Bonds and equities are finally starting to move independent of each other. In this horrible year, bonds and equities have fallen 10%-20%, leaving investors' portfolios totally unprotected and with no place to hide. Actually, the main reason behind the equities' significant drop was the dramatic rise in interest rates which mathematically brings down the prices of bonds causing capital losses, no matter if they are issued by very high quality companies or solid companies. So far this year, when bond prices were falling (yields moving higher) they were bringing down equities with them. And the inverse was holding true. Every time bonds rallied (and yields fell), equities rallied together.
But this week things finally appear to have changed. As the main scenario for next year is starting to be recessions in the EU and US, bonds moved higher in price. And at the same time, equities, especially in the US, were correcting lower, as recessions affect the earnings of the companies. High quality bonds should, at last, start offering protection against lower equity prices, which is the normal outcome of a recession. Bonds should be able to offer very good returns to investors in 2023, with positive equities being the "cherry on the pie".
Equities moved lower, especially in the US. The S&P500 and Nasdaq fell 3-4% on average, with all sectors finishing the week on a negative note, but Energy performing the worst with more than 6% losses. Europe did much better with 1% drops for its major indices while China was the best performer with a 3% rise, thanks to the news about Covid19 restrictions and the support offered to real estate developers.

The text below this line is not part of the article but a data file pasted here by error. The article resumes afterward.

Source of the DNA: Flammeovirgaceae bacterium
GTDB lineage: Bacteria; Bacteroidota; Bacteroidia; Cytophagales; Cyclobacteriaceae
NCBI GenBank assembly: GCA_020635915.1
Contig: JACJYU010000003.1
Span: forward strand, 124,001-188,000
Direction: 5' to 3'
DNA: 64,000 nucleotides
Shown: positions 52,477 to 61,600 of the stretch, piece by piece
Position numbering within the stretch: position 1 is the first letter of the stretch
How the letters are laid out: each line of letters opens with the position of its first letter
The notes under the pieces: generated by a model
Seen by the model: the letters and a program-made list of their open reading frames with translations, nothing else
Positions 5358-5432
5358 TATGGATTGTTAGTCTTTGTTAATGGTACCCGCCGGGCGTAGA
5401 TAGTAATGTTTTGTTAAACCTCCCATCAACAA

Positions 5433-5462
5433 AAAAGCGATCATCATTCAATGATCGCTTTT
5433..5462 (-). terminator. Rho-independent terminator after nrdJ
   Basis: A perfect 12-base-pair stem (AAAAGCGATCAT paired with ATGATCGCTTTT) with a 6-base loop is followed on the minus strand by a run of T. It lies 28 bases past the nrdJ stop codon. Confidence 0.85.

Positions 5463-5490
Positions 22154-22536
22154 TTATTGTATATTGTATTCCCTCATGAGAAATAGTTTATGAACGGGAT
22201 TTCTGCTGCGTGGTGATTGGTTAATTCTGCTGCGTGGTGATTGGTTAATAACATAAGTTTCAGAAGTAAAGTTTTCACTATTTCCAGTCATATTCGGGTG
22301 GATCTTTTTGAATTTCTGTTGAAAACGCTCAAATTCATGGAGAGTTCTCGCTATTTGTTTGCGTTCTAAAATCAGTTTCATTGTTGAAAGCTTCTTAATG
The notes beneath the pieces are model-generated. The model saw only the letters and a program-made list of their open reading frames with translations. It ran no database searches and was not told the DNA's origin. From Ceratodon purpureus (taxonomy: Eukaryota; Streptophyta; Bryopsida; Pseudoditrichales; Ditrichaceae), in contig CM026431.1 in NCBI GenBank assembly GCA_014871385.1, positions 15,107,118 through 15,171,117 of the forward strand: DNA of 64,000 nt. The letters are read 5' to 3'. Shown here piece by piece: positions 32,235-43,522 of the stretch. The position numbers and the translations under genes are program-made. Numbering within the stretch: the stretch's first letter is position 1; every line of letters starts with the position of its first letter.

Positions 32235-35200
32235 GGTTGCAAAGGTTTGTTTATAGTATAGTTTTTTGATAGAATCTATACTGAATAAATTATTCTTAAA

A major week lies ahead in terms of central bank meetings : The FED, the ECB, the Bank of England and the Swiss National Bank are all meeting to decide the next interest rate increases.
The FED is going first on Wednesday and the market expects a 50bps increase, to bring the rate to 4.50% instead of the 75bps hikes of the last meetings, as also signalled by the latest minutes and J. Powell himself. Of course we (and the FED) will have the chance to see the November inflation numbers just one day ahead and things could change. Equally important is the fact the FED will publish an update on where its members see the terminal rate of this cycle, which the markets expects to move higher to 5.10%.
The following day, on Thursday, the ECB is probably going to deliver a 50bps increase after two consecutive 75bps, to bring the depo rate to 2.00%. There are voices within the governing council to hike again by 75bps, but for now this looks like a distant probability. The Bank of England is meeting on the same day and is also expected to raise interest rates by 50bps to 3.50%. The Swiss National Bank is also meeting on Thursday and is expected to raise rates by 50bps to 1%, although a smaller increase of 25bps cannot be ruled out. Switzerland does not have the inflation issues of the rest of Europe, but rather it is raising rates as a precautionary measure and to be in-line with its European peers.